GUILLEN: I was making stupid comments. You learn from mistakes. You learn from mistakes and I hope this is the biggest mistake so far in my life, I make. And when you make a mistake this big, you can’t sleep. You constantly think about it for days. If I don’t learn from this, then I will call myself a dumb. But, not yet. I’m 48 years old, then we can sit back here and you can call me dumb. Because I will take that one. Right now I can’t take it because I am not dumb. You know what I mean. I know I did the wrong thing, but I don’t consider myself a dumb.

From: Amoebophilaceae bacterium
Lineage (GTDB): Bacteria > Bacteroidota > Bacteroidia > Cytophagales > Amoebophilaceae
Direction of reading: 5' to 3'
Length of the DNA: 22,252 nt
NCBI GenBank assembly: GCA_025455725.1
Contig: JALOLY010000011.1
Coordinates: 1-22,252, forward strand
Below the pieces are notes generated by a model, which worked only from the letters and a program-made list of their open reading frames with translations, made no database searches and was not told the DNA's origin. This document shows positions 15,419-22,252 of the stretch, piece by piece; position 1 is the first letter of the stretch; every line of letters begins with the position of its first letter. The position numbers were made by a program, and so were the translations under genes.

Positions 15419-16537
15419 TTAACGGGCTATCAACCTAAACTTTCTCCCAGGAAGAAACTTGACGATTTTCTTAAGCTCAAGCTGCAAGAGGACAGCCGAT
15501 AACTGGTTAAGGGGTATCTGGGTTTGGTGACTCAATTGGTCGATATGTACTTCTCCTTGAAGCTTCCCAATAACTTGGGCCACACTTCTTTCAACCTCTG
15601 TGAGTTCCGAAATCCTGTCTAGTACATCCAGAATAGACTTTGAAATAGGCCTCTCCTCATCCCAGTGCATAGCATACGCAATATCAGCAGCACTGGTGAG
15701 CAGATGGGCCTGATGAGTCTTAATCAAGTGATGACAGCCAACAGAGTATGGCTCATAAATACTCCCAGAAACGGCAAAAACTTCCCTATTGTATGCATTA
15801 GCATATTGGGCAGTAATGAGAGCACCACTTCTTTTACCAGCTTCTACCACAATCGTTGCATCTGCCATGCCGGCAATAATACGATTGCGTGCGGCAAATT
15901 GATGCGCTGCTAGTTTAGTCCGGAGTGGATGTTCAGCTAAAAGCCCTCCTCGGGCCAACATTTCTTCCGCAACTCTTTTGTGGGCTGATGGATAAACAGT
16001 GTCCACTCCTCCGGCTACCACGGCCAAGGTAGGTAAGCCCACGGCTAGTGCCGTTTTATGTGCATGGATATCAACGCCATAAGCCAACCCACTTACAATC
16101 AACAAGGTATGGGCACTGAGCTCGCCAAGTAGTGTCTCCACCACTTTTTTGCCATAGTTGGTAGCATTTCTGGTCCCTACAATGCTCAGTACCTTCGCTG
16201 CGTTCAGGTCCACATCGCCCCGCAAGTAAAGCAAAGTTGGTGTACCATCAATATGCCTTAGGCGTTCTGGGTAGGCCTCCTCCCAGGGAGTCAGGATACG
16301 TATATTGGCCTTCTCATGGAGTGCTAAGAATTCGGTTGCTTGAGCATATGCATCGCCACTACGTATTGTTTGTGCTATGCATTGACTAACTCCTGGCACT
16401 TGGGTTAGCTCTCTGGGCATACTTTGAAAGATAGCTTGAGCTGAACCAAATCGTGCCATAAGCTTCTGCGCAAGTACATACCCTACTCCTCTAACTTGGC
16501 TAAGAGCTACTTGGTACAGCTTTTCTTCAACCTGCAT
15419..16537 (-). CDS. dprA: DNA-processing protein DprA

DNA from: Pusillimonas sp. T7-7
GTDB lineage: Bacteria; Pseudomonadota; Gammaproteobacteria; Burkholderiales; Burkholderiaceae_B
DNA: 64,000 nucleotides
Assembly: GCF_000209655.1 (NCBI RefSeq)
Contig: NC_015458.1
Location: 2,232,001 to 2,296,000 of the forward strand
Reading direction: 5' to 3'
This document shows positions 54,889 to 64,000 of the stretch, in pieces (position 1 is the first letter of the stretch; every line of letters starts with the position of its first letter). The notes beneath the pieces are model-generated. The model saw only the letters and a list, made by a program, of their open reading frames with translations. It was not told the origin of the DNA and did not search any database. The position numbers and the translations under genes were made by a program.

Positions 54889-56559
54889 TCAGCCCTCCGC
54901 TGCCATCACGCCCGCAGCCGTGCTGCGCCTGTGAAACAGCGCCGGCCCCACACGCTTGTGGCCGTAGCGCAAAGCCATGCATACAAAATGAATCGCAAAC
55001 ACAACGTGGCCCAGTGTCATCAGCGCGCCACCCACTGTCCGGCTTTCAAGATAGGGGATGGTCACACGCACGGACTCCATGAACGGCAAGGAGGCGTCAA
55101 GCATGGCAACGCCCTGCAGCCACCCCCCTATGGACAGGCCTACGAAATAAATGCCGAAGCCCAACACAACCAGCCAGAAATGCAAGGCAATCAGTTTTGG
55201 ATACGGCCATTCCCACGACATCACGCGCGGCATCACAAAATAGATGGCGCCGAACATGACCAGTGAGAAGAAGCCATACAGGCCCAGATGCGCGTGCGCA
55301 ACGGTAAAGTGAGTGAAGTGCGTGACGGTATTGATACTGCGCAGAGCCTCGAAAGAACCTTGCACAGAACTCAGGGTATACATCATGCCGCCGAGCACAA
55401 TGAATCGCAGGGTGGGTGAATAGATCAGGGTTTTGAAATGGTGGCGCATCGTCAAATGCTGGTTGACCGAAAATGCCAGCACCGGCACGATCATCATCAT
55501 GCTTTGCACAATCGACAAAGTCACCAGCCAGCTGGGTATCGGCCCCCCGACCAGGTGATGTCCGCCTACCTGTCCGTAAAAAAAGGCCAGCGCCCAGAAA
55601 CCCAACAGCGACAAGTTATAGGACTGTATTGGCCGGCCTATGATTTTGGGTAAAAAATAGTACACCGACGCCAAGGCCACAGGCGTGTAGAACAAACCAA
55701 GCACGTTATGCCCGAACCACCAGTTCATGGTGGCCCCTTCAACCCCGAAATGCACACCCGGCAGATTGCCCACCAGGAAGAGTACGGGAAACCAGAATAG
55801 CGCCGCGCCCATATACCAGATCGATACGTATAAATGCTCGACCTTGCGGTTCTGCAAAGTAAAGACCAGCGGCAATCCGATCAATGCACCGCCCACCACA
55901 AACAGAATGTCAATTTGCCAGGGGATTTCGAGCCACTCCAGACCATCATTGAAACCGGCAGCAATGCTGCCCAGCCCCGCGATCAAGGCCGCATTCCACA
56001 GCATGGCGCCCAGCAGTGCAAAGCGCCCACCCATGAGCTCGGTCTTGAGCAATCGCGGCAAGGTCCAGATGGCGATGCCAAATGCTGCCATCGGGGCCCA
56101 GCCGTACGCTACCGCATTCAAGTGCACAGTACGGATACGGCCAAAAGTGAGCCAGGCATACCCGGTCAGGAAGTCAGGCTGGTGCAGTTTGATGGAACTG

RUSH: Well, okay, I don’t know if this is helping him or not with the offended group in south Florida. He’s not dumb yet but he might be, depends on what he says next, after four days. He says he’s having trouble sleeping. I’m not dumb yet. I’m admitting my big mistake, but I might make it again, in which case you can call me dumb. That’s what I’m hearing here. I don’t think he’s got anything to worry about. There’s always ESPN. If this thing with the Marlins, if this gig doesn’t pan out, there’s always ESPN. I think Ozzie first claimed he was mistranslated from the Spanish. And that didn’t fly, obviously. How do you get mistranslated when you go over and over how much you love and respect Fidel Castro. But speaking of dumb, how smart are you to say this as the manager of the Miami Marlins in south Florida.